and matched with aggressive job creation in all sectors, an increase in consumer loans for house and car ownership can trigger many beautiful things. Jobs will rise in the construction industry. Young people will save more by tying themselves to housing commitments rather than playing bet naija. Corruption in the civil service might reduce because civil servants can own houses and pay in easy installments over a long time. Consumer loans for locally manufactured cars can boost the car manufacturing sector with more car companies flocking in to set up plants. However, indiscriminate consumer lending can damage the banking sector. So any massive expansion of consumer credits must be backed by a sustainable increase in productivity and jobs. And that’s where Power comes in.


In the early 2000’s Jagaban was adventurous in power generation. He started the first Independent Power Plant in the 4th Republic. He can’t renew any hope without defeating darkness. The power challenge has been our Achilles heel. However, Buhari has done Jagaban a favor with the Siemens deal. Before Siemens, the power road-map had been shambolic. Jonathan privatized power by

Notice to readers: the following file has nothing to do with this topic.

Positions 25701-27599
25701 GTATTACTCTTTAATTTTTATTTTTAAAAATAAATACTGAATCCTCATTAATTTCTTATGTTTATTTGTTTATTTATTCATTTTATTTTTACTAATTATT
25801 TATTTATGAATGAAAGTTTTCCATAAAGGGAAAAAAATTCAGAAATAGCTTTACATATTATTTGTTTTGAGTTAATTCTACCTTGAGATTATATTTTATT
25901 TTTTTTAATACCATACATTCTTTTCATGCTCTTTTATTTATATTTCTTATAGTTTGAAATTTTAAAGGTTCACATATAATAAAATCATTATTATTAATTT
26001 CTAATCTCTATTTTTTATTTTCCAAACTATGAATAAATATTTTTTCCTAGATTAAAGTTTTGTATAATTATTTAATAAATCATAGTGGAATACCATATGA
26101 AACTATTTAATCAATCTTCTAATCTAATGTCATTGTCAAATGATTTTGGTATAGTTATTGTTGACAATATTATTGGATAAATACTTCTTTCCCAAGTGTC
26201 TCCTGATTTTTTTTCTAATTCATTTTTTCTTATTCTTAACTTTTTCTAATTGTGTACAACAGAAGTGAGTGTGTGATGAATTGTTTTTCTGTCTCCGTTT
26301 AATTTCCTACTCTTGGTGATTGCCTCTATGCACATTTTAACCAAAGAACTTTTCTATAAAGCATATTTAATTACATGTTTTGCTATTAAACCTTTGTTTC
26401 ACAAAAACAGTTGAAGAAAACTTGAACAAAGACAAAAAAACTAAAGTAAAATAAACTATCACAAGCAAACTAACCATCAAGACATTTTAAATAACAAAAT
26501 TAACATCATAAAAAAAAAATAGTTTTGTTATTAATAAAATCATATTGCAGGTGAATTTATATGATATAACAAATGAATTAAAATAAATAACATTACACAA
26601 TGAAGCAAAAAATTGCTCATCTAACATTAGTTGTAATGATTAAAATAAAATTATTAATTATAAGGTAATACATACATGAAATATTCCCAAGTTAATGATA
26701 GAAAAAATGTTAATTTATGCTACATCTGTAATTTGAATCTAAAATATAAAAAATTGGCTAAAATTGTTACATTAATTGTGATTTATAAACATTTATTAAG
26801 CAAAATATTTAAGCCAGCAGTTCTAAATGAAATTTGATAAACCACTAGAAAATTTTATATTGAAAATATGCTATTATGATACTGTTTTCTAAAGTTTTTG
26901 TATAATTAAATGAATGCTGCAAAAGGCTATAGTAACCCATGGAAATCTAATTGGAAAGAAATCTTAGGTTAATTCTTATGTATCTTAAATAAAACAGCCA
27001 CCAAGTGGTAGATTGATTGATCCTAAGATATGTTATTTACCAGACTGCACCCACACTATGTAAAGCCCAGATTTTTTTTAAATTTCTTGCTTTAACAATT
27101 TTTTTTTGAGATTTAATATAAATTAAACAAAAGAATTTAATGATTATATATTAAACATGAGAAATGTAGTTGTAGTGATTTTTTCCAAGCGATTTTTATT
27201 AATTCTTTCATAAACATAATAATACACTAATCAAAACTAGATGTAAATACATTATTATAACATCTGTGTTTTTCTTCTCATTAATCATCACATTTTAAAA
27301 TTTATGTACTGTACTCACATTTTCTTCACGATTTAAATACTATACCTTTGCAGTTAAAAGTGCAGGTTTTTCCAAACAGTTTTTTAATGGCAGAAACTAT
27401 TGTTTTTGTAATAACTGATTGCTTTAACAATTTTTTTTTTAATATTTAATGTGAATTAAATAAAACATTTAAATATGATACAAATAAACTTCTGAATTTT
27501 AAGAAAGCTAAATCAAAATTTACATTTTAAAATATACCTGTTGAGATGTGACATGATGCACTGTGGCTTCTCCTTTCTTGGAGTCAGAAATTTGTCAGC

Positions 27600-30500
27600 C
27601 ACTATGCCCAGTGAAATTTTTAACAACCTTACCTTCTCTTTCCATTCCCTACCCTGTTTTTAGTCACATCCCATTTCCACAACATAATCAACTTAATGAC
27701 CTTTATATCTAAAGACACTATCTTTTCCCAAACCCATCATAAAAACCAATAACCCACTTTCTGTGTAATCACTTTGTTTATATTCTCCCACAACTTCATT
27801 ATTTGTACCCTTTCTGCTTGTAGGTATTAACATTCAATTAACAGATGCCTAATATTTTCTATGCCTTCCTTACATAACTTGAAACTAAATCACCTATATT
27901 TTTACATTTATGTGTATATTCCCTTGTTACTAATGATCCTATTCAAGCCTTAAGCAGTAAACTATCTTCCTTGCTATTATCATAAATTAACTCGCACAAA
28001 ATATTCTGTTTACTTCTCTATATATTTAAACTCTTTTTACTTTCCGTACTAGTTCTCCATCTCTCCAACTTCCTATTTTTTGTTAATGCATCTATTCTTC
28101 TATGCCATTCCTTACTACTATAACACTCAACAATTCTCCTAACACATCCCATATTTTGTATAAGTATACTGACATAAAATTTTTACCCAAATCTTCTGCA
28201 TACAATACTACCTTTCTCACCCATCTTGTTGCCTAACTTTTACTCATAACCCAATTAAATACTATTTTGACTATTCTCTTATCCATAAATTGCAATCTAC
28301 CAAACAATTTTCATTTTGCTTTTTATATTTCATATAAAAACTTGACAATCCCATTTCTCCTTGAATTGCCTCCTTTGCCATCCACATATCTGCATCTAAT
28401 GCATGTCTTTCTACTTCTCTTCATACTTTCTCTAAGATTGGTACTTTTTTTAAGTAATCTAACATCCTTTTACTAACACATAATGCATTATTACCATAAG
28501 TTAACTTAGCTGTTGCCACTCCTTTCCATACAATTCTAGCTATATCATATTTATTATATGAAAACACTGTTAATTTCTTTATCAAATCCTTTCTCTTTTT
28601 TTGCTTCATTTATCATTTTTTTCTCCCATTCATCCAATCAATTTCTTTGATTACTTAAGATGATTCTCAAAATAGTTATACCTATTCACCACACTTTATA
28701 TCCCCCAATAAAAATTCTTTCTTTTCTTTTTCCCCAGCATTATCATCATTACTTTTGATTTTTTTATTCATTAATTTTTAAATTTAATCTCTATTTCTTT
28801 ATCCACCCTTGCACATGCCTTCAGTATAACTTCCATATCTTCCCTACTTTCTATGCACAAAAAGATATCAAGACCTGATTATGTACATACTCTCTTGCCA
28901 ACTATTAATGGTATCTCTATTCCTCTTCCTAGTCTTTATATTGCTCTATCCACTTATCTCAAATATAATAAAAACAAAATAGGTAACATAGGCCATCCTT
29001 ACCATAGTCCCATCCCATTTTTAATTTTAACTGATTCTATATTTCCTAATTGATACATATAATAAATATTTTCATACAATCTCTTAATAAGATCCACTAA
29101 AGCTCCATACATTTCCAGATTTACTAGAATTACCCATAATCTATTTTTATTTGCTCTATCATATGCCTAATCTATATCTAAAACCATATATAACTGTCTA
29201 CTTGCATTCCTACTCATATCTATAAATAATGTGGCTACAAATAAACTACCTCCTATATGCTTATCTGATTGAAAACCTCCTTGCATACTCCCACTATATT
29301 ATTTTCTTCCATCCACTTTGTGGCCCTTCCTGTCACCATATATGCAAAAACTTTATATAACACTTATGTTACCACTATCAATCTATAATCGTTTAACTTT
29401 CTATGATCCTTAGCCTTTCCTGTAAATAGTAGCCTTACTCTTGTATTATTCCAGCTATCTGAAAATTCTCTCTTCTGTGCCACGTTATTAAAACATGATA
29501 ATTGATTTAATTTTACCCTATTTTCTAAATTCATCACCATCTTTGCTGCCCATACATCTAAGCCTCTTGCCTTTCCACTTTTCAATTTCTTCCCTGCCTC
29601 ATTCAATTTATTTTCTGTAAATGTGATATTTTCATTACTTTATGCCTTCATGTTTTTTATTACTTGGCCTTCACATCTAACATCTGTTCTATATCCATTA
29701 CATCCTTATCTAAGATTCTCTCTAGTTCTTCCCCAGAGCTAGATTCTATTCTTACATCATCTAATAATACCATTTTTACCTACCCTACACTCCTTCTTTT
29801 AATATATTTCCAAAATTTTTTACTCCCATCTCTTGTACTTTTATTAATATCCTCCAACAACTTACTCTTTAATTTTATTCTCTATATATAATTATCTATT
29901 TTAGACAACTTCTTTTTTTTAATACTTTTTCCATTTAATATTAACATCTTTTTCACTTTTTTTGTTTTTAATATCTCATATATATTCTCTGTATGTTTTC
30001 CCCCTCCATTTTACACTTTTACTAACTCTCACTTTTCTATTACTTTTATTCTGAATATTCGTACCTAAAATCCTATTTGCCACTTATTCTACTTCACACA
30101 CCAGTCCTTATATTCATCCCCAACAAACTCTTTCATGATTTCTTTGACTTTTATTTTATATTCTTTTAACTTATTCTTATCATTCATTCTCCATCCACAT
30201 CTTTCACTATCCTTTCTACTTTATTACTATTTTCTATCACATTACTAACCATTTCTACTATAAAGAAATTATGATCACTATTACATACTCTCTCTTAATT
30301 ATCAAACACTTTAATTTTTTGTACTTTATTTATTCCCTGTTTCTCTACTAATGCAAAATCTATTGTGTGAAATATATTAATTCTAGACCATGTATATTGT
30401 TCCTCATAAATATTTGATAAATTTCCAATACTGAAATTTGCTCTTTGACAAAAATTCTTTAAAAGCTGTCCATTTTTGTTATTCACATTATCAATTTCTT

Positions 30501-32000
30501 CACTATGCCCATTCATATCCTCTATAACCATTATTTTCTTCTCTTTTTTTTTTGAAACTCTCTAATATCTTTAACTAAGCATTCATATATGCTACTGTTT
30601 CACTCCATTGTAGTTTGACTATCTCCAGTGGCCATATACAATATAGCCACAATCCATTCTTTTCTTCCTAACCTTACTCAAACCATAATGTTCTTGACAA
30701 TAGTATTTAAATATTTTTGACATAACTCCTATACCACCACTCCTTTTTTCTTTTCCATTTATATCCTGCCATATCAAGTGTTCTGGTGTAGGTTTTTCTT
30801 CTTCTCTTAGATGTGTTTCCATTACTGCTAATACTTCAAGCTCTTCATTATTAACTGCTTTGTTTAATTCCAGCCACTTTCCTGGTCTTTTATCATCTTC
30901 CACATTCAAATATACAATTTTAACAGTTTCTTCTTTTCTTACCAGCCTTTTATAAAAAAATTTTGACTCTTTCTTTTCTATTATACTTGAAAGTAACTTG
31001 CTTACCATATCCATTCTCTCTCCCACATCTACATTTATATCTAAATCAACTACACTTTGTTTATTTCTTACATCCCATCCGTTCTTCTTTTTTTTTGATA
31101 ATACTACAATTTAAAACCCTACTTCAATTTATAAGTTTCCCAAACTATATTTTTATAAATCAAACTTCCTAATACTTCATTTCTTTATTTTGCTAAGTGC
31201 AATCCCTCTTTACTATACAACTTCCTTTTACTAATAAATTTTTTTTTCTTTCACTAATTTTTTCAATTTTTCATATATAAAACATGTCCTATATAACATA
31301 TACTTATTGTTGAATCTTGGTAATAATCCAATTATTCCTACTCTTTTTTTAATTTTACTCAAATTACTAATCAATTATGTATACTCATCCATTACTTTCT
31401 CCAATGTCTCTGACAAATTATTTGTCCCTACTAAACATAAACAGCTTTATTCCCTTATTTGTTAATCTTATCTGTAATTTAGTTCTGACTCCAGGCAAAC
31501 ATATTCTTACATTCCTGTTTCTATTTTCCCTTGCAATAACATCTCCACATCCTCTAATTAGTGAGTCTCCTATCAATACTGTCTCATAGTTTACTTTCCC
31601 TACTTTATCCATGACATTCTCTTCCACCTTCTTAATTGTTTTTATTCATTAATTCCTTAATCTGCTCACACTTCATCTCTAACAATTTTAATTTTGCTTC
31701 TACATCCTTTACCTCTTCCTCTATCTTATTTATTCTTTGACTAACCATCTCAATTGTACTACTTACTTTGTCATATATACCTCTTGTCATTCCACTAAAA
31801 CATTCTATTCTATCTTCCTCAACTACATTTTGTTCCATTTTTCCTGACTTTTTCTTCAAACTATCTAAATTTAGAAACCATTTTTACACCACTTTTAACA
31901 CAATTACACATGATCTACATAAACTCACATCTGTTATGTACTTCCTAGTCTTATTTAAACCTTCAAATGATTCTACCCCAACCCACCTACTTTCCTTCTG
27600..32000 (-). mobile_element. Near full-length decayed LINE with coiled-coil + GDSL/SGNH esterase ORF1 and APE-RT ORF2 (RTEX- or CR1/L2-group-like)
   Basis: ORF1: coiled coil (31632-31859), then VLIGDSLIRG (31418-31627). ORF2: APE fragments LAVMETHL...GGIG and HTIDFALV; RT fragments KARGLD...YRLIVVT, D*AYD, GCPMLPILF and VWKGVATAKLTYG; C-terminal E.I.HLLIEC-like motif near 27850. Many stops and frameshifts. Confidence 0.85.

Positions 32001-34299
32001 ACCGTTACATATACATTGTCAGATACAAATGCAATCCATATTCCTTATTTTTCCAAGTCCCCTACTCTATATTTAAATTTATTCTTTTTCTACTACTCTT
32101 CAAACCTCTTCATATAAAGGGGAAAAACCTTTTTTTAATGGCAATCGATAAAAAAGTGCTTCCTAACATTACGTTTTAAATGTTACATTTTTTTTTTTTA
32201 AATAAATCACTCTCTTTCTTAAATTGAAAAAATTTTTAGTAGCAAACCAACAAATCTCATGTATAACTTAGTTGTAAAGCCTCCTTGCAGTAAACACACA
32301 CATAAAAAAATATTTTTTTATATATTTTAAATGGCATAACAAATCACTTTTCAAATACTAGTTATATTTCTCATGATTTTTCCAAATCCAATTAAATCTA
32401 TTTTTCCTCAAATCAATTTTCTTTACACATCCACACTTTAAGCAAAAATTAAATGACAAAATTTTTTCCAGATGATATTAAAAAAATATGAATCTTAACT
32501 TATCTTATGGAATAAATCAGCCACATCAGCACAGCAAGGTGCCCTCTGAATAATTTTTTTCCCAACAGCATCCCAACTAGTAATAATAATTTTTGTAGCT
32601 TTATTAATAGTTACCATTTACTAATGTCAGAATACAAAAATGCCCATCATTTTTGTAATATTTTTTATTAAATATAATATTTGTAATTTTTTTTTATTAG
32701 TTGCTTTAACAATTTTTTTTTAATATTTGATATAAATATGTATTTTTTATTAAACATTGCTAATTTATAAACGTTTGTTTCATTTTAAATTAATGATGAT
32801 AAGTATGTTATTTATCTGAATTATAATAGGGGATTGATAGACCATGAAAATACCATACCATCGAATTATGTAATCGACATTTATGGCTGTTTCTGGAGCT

servicing cronyism and mediocrity.

Siemens have brought in methodology. Jagaban must review the Siemens agreement to strengthen, quicken and augment it. We should be more ambitious than the German company. If power becomes available, youth unemployment and banditry will reduce drastically.

Without a significant change in current power distribution levels, waiting for Jagaban’s economic revival could be a Waiting for Godot. Power is imperative. But without sourcing fresh funds in titanic proportions Jagaban could be a lame duck.


Since Russia and Ukraine started their roforofo, lenders have zipped up their wallets and shut shop. Covid was when it started. Many Borrowers have gone to lenders and returned with empty plates.

We must creatively generate real capital. Subsidy removal will save a few trillions per annum. But Jagaban needs immediate liquidity. It’s unlikely he will hit a jackpot with FDIs now. He has promised to beef up the naira. Defending the naira aggressively, fashioning student and consumer loans, expanding the military and security agencies will require money if we don’t intend to do more damaging wayward ‘Ways and Means’.